Let $k$ be a number field and let $I_k$ denote the idele group of $k$. Let $$|\cdot|: (x_v) \mapsto \prod_{v \in \Omega_k} |x_v|,$$ denote the adelic norm map. If $I_k^1$ denotes the kernel of this map, then we have a short exact sequence $$1 \to I^1_k \to I_k \to \mathbb{R}_{>0} \to 1. \qquad (*)$$ Next, recall that a Hecke character for $k$ is simply a continuous character

$$\chi:I_k \to S^1 \subset \mathbb{C}^*,$$

which is trivial on $k^* \subset I_k$.

We say that two Hecke characters are equivalent if their restrictions to $I^1_k$ are equal. It follows easily from the sequence $(*)$ that every Hecke character equivalent to a fixed Hecke charater $\chi$ has the form $\chi|\cdot|^{it}$, for some $t \in \mathbb{R}$.

Does every equivalence class of Hecke characters contain a distinguished element?

I won't deny that this question is slightly vague; what I want is something like a canonically defined Hecke character in each equivalence class.

If my calculations are correct, then if an equivalence class of Hecke characters contains a character $\chi$ of finite order, then $\chi$ is the unique character of finite order in its class. I certainly count such a character as being distinguished. The problem is therefore with Hecke characters of infinite order, which I have to say I don't understand that well. Perhaps there is a character in the class whose L-function has certain special properties? Many of the references I have come across about Hecke characters choose a splitting of the exact sequence $(*)$ in order to decompose Hecke characters. I certainly don't view this as canonical as there is no canonical choice of splitting.

  • $\begingroup$ Doesn't Weil have some type "A0" of Hecke characters, which are the "algebraic" ones? They include other infinite ones, the Grossencharacters, in CM extensions (see 2nd link below). They do not include those used in XV of Lang (involving a log of a fundamental unit in a real quadratic field, to trivialize units) as in this question mathoverflow.net/questions/65059/… See also mathoverflow.net/questions/111851/… and $\endgroup$
    – v08ltu
    Jun 12, 2013 at 21:15

1 Answer 1


Dear Daniel, the answer is yes.

An easy key lemma:

Lemma: Let $\alpha: \mathbb R^\ast_+ \rightarrow \mathbb C^\ast$ be a continuous character, and $n \geq 1$ an integer. Then there exists one and only one character $\beta: \mathbb R^\ast_+ \rightarrow \mathbb C^\ast$ such that $\beta^n = \alpha$.

Proof: Using the isom $\mathbb R^\ast_+ \simeq \mathbb R$, and the polar decomposition, we are reduce to prove that if $\alpha: \mathbb R \rightarrow \mathbb R$ (resp. $\alpha: \mathbb R \rightarrow \mathbb R / \mathbb Z$) then there exists a unique $\beta$ of the same type such that $\alpha=n \beta$. But any character $\alpha$ as above is of the form $\alpha(x)=ax$ (resp. $\alpha(x)= ax \pmod{\mathbb Z}$) for a unique $a \in \mathbb R$. It is thus clear that taking $\beta(x) = (a/n) x$ works and is the unique possible choice for $\beta$. QED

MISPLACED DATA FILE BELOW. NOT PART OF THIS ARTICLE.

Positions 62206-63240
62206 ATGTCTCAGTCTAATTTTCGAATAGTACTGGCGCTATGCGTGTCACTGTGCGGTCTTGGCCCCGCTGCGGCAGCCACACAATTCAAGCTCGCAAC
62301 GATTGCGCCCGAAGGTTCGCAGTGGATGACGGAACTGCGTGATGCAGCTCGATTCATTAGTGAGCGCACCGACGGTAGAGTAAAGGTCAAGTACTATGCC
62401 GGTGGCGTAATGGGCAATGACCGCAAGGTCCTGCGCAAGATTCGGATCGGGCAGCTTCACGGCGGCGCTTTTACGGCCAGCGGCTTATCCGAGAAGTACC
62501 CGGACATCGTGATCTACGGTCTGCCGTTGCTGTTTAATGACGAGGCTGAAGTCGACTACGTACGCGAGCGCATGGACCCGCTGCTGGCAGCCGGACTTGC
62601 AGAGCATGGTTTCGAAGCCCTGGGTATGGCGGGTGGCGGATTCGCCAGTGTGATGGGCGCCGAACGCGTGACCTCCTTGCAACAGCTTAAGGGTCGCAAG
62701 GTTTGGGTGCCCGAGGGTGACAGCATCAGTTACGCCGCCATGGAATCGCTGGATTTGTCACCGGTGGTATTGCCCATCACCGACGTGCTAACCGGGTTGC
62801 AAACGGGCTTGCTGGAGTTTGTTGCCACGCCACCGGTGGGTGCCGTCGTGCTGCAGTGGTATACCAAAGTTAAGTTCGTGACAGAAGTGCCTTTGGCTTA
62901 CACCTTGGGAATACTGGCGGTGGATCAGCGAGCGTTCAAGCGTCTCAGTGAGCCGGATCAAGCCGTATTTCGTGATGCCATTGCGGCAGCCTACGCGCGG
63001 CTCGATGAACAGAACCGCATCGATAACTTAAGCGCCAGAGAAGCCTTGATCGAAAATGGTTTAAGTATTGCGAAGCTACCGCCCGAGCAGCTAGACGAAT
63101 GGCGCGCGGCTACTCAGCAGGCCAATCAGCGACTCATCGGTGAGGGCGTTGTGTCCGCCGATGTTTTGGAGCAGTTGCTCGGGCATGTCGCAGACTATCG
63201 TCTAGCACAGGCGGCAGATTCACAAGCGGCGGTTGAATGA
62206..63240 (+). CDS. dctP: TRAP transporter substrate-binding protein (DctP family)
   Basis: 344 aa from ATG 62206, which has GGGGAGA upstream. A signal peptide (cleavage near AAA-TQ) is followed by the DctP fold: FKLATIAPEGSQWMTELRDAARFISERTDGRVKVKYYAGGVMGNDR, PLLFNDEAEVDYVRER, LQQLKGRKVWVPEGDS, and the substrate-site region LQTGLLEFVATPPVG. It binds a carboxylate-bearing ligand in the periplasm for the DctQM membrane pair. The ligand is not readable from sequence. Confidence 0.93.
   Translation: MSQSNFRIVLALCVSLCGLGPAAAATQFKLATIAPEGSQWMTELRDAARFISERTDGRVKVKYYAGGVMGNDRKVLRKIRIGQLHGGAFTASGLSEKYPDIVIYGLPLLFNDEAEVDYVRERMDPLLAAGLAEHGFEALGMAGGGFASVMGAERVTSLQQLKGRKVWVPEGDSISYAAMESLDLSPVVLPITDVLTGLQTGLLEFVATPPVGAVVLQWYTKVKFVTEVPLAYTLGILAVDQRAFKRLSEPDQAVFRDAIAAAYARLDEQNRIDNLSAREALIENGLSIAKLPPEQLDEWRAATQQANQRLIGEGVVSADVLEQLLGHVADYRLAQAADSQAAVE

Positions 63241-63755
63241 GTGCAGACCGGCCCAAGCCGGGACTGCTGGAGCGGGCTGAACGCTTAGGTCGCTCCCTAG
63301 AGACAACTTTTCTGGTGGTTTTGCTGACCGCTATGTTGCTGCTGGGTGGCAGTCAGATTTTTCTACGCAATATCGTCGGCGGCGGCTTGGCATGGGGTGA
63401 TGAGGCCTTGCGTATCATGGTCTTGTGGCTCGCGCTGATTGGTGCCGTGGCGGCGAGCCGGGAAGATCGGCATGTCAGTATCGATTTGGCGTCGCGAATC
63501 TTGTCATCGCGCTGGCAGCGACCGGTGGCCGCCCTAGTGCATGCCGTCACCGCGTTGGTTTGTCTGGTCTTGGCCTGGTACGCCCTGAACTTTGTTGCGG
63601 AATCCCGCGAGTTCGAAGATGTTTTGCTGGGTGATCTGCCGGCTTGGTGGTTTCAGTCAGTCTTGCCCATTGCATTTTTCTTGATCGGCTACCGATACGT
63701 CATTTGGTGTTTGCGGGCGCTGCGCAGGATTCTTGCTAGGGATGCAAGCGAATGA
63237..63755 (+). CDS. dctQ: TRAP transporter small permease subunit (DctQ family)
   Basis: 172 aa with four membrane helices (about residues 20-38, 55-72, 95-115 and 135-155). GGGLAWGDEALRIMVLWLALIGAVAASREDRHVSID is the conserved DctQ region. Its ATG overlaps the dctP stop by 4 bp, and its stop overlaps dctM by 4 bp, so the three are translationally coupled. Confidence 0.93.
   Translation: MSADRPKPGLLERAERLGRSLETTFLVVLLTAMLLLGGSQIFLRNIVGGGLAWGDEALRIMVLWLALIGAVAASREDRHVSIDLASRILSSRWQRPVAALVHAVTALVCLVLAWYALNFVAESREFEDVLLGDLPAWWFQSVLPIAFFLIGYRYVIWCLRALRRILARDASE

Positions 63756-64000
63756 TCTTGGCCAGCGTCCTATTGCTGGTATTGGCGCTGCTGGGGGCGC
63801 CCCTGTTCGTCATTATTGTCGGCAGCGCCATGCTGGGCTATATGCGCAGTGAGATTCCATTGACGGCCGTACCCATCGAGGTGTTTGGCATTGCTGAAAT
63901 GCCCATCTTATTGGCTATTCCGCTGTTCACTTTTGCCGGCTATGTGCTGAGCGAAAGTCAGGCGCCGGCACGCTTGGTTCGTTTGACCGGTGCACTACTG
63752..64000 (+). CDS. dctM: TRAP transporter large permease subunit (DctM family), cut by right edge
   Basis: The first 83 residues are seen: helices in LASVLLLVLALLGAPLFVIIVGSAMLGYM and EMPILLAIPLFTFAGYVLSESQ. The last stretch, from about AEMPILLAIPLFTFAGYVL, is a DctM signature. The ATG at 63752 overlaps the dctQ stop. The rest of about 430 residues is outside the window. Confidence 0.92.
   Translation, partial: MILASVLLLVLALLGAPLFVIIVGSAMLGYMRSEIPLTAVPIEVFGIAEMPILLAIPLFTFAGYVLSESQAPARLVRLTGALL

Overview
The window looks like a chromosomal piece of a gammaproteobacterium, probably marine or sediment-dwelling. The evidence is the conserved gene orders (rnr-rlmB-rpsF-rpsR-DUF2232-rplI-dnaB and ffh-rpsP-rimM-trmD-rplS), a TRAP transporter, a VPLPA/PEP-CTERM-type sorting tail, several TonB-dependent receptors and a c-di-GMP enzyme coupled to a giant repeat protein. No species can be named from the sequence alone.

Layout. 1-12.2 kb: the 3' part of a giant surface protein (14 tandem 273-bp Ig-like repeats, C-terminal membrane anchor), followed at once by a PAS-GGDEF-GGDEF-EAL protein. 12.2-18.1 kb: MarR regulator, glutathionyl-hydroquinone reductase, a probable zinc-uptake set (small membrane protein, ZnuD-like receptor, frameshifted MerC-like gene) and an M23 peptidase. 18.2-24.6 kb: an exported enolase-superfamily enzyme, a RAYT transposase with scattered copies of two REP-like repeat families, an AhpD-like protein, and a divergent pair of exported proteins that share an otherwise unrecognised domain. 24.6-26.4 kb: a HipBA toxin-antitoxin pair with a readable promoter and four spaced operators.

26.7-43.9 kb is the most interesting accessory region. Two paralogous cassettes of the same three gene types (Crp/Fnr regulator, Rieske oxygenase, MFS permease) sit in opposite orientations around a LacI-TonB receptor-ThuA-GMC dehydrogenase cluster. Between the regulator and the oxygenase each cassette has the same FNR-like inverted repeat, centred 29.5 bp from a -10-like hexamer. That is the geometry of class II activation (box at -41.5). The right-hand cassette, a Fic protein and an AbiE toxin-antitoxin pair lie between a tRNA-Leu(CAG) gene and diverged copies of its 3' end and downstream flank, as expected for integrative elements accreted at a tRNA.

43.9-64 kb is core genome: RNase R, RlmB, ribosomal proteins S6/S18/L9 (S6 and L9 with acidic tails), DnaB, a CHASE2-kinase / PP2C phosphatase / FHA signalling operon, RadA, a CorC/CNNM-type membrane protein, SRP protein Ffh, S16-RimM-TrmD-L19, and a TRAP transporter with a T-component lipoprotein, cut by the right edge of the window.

Now consider the composed map: $i: \mathbb R^\ast_+ \hookrightarrow I_k^\infty \hookrightarrow I_k \rightarrow I_k/k^\ast$, where the first map is the diagonal embedding of $\mathbb R^\ast$ in each of the component at infinity of $I_k$ (the product of which I call $I_k^\infty$). This map is clearly injective. Now call a Hecke character $\chi: I_k/k^\ast \rightarrow \mathbb C^\ast$ good if it is trivial on the image of $i$.

Prop: for any Hecke character $\chi$, there are exactly one good character in its equivalence class.

Proof: Note that $|i(x)|=x^n$ if $n=[k:\mathbb Q]$ (recall that the $|\ |$ on the component $\mathbb C$ is the square of the complex modulus).

If $\chi$ and $\chi'$ are good characters in the same class, then $\psi = \chi (\chi')^{-1}$ is trivial on $I_k^1$ and on $i(\mathbb R^\ast)$, hence on $I_k$ since any element $x$ on $I_k$ can be written as $(x/ i(y)) i(y)$, with $y = |x|^{1/n} \in \mathbb R^\ast_+$, hence is in $I_k^1 i(\mathbb R_+^\ast)$. Hence the uniqueness.

For the existence, by the lemma there exists $\beta: \mathbb R_\ast^+ \rightarrow \mathbb C^\ast$ such that $\beta^n = \chi \circ i$, and consider $\chi' = \chi\ \ \beta^{-1}(|\bullet|)$.

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    $\begingroup$ The integer $n$ is not specified anywhere. Was a condition left out? $\endgroup$
    – KConrad
    Jun 14, 2013 at 1:54
  • $\begingroup$ Thanks for the answer, but I just want to clarify something: Is the map $\mathbb{R}_{>0} \hookrightarrow I^{\infty}_k$ canonical? Or does it depend on a choice of isomorphism $k \otimes_{\mathbb{Q}} \mathbb{R} \cong \mathbb{R}^{r_1} \times \mathbb{C}^{r_2}$? $\endgroup$ Jun 14, 2013 at 8:59
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    $\begingroup$ @Kconrad: you're right. $n$ is the degree of $k$ over $\mathbb Q$. I have edited my answer to say this. @Daniel: the map $i$ is canonical. The only freedom you have in defining the isomorphism of $\R$-\algebras $k \otimes_{\mathbb Q} \mathbb R \simeq \mathbb R^{r_1} \times \mathbb C^{r_2}$ is that you can let act the complex conjugacy on each of the $\mathbb C$ factors (hence you have $2^{r_2}$ such isomorphisms). But as far as the embedding of $\R$ is concern, this choice does not change anything. $\endgroup$
    – Joël
    Jun 14, 2013 at 14:08
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    $\begingroup$ Right I think I get it now. The map $i$ is "as good as" a splitting of the exact sequence $(*)$. It gives you a distinguished subgroup for you to play with. Thanks again. $\endgroup$ Jun 14, 2013 at 16:17
  • $\begingroup$ Out of interest, I think there is a nice analytic way to think of this in terms of the functional equation of the associated L-function. Namely, $\chi$ is good if and only if the sum of the imaginary parameters of the associated Gamma factors is equal to zero. $\endgroup$ Jun 14, 2013 at 16:33

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